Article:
Diabetes Often Not Diagnosed or Treated Properly2011-Mar-04
By -- Robert Preidt
FRIDAY, March 4 (HealthDay News) -- Poor diagnosis and ineffective treatment of diabetes may put millions of people worldwide at risk for early death, a new study finds.
U.S. researchers examined diabetes diagnosis, treatment and management in Colombia, England, Iran, Mexico, Scotland, Thailand and the United States.
Nearly 90 percent of U.S. adult diabetics -- more than 16 million adults aged 35 and older -- have ineffective treatment of blood sugar, blood pressure, and cholesterol. That percentage is 99 percent in Mexico, said the researchers at the Institute for Health Metrics and Evaluation at the University of Washington in Seattle.
Among the other findings from the seven countries included in the study:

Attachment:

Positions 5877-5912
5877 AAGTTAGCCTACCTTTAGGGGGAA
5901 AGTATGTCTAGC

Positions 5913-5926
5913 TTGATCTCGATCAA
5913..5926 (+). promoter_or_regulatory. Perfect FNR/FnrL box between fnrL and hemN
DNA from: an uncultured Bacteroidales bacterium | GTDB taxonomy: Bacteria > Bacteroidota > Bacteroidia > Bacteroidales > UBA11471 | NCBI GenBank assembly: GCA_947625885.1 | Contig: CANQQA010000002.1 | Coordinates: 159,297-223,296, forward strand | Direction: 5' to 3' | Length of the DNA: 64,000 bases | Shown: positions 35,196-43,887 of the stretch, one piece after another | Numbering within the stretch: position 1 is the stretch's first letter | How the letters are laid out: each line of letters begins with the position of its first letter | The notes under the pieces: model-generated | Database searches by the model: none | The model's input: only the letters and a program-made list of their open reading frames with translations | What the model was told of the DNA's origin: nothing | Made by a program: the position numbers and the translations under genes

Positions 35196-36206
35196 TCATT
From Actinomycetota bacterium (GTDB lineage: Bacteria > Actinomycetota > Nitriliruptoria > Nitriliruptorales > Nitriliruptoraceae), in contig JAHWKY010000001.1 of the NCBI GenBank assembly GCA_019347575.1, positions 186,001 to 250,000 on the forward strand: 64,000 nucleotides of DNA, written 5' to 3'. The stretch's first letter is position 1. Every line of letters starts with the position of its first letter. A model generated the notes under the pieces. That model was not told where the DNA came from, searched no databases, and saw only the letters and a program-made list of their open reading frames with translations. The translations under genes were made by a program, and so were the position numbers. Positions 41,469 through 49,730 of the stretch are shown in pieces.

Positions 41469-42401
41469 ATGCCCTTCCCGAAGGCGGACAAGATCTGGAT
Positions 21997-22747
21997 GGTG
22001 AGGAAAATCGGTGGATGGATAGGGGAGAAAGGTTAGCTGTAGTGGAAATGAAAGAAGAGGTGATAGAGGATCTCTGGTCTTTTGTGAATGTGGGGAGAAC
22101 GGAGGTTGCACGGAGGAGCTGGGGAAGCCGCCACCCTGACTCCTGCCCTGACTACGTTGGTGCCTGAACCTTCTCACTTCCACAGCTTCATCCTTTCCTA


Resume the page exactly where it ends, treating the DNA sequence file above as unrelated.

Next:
"Too many people are not being properly diagnosed with diabetes and related cardiovascular disease risk factors. Those who are diagnosed aren't being effectively treated. This is a huge missed opportunity to lower the burden of disease in both rich and poor countries," study co-author Dr. Stephen Lim, an associate professor of global health, said in an IHME news release.
The study appears in the March edition of the Bulletin of the World Health Organization.
The U.S. National Institute of Diabetes and Digestive and Kidney Diseases has more about diabetes.
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